I had an interesting discussion last night with my wife. She was wondering what I wanted to shop for on boxing day (we typically get cash as a present from a few people). Now granted I do have a few smaller wants on my Christmas list, but beyond those I was having trouble coming up with anything else (as I mentioned here).
Then I realized I still have a long list of wants, but right now most of them can’t really be bought. For example:
- I want our second baby to be born healthy and around 40 weeks (unlike our son who came at 30 weeks) and to be able to spend time with him or her.
- I want my son to talk better. We’ve noticed a bit of a delay with his speech.
- I want less junk in my house and in order to really organize it well.
Part of this lack of material wants is from the fact I’ve already collected most of the toys I really want in life. I’ve got the MP3 player, laptop, wide screen TV, and a surround sound system. Yet another part of this is loving what I already have and appreciating where I am in my life. Things don’t really bring lasting happiness as much as experiences and people can. The sooner you can learn that the wealthier you will be in every possible way of your life.
So this Christmas I challenge you to come up with one gift that isn’t based on getting more stuff, but instead giving something to address a person’s deepest wishes. Give something that where the dollar value is not important, but rather the meaning behind it. For example, give a small photo album to a friend with pictures of good times you had together or just funny photos. Or perhaps give the gift of your time where you block out a day of your busy life to just spend it with them. Be creative and have fun, you might be surprised how well gifts like this can go over.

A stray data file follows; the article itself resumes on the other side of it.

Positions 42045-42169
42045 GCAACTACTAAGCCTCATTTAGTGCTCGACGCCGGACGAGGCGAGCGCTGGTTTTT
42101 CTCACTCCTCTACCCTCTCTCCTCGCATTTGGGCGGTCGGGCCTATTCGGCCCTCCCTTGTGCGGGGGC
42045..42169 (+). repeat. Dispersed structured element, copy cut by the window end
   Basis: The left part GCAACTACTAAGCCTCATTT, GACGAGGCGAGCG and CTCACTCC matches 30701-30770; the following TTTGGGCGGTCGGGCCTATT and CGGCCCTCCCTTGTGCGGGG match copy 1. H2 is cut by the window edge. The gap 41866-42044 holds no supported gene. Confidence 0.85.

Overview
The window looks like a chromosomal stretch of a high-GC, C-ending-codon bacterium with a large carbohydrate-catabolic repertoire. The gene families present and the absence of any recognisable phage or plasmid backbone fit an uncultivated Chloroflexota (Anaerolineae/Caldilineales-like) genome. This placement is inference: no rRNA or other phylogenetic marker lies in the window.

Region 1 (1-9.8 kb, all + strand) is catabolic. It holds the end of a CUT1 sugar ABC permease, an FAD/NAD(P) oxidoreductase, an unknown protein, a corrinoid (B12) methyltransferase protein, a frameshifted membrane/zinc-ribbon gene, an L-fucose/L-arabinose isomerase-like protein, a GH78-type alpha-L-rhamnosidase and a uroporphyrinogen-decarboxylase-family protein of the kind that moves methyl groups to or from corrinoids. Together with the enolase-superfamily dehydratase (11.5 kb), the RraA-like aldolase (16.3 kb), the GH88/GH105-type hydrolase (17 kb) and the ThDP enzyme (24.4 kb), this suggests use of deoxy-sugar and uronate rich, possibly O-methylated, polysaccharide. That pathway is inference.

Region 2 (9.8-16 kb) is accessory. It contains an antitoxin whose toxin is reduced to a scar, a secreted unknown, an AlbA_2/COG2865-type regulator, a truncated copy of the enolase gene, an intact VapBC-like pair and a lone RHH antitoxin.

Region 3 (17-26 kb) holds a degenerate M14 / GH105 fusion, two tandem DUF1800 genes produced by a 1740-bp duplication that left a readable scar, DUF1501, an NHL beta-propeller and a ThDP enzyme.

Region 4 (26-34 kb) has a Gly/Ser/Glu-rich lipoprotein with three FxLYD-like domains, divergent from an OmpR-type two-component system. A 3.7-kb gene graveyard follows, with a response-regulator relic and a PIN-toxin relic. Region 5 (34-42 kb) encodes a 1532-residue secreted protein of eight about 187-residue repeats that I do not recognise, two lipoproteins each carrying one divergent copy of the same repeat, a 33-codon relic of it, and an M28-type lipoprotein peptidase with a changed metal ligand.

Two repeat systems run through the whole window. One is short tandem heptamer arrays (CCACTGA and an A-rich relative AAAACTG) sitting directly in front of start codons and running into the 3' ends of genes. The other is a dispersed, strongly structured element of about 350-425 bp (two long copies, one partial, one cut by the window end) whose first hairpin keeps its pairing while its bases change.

Since I was sick yesterday I obviously spent some time thinking about my health in general. I don’t do too bad looking after myself, but I know I have a way to go on a few things. This becomes much more serious as you enter your retirement years since the damage you do to your body now may be with you for the rest of your life.
So here are some of the things you should be doing to keep your health now and in the future:
- Sleep. Perhaps the most overlooked thing for most people is making sure we get enough sleep. After all without that it becomes hard to function and by cutting your sleep short you also cut short your body’s natural regenerative process. It’s also a bit of a personal thing. I don’t function well on less than 8 hours, others can pull off with 6 hours of sleep. The point here is to not cheap out on your bed, pillow and bedding. You want to be as comfortable as possible while sleeping, so spend the money on it (after all I spend more time sleeping than working in a year).
- A Balanced Diet. I think everyone has those weeks where you feel like it is too much effort to eat right, but we still have to try. So keep your house full of fruit and veggies and keep out the pop and chips. It’s easier to eat better when you don’t have much choice in the matter. Another good idea is taking a multi vitamin daily, which just helps cover you for those odd items you don’t seem to get in your diet.